How Robert Altman Drove the Cinema Bus into Seventies Glory and Beyond

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“Filmmaking is a chance to live many lifetimes. It’s all one film to me, just different chapters.” – Robert Altman

 When anybody asks me who is my favorite American film director or whom do I think impacted movie making the most in the late Twentieth Century, there’s absolutely no hesitation with a response. Robert Altman, hands-down. Mic-drop.

Let’s go back to 1969. Soon-to-be cinema lions – Scorsese, Spielberg, Coppola, and Lukas – would all become A-listers before the approaching decade had passed, but in 1969, Scorsese had just been hired as one of the film editors on the documentary, Woodstock. Spielberg was directing a Night Gallery episode for television starring the fading Joan Crawford. Coppola and Lukas had worked together on the execrable Finian’s Rainbow (a minor entry in Hollywood’s anemic attempt to lure audiences back with big, forgettable musicals) and had co-founded American Zoetrope. In other words, these guys were all sharpening their tools, laying the groundwork for the biggest revolution in American cinema since the introduction of sound.

The first off the mark was Coppola, landing a major gig as co-writer of Patton, the film that deftly played both sides of the war game that was raging at the time and swept the Oscars, but it was Robert Altman who, unapologetically kicked a field goal the week before Pattonwas released in New York. M*A*S*H was unleashed, with all of its irreverence, mocking of authority (esp. the military), and it’s humanity. Oh, yes, and the first occurrence in American film of that now common expletive, fuck.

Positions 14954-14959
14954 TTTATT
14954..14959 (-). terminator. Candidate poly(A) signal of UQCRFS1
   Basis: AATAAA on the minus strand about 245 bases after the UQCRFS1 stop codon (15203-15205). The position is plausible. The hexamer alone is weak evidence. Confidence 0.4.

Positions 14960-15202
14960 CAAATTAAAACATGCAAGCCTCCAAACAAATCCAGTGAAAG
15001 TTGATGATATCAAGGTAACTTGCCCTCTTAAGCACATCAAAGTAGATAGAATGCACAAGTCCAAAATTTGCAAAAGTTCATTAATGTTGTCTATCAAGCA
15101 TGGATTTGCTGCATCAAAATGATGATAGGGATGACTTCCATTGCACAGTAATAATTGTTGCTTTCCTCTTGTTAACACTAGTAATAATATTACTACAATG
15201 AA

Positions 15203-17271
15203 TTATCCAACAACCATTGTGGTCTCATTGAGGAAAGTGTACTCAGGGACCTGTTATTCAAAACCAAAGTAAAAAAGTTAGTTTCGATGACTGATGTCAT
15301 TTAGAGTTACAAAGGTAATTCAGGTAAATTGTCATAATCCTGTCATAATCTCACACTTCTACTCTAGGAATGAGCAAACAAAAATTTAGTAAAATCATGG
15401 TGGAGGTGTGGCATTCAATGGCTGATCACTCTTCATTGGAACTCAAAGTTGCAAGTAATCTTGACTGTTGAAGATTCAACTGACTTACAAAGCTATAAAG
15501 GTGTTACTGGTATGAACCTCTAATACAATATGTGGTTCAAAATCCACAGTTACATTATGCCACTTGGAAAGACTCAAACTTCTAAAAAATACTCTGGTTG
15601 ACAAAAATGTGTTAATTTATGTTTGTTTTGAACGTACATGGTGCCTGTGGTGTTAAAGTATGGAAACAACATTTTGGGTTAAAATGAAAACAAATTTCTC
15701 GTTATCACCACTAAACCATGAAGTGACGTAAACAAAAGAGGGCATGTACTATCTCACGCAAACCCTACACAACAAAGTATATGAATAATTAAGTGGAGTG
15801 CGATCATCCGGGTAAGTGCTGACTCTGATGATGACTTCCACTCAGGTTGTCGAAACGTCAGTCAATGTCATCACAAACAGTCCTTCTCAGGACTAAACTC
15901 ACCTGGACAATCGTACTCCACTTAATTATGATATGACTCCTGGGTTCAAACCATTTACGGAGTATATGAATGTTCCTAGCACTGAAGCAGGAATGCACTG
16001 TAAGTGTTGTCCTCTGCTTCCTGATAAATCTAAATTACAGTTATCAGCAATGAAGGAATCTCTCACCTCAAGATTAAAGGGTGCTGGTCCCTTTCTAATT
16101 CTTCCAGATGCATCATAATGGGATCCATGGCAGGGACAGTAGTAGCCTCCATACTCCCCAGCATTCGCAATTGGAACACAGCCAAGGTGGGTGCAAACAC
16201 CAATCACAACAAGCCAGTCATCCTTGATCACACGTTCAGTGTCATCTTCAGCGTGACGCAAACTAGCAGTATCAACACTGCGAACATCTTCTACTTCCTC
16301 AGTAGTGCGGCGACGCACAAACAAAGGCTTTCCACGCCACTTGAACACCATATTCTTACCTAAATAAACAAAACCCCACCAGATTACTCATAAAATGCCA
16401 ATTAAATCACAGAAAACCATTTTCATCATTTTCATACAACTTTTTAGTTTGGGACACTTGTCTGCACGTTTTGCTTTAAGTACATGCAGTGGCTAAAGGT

“M*A*S*H didn’t get released by Fox, it escaped” – Altman

Not to sound too much like a headline from Variety, but M*A*S*H was a smash. The counterculture loved its in-your-face-attitude, the dialog was fresh and honest – it said it like it was, and it said everything that we were thinking about war, sexism, racism and the general fatigue that was causing the stifling status quo to implode.

Altman didn’t rest on his newly acquired laurels; upon completing his fantasy, Brewster McCloud, he took his ideas about visuals, narrative, and dialog and plopped himself in the middle of (at the time) nowhere – Squamish, British Columbia. He began constructing a town as part of his new project, Zinc, which later became Prebytarian Church and, ultimately, McCabe & Mrs. Miller, his revisionist Western. So began a mission, deliberate or subliminal, where Altman would deconstruct, then subversively reinvent a number of film genres. Like Dr. Frankenstein, Altman zapped new life into their corpses and make them live again.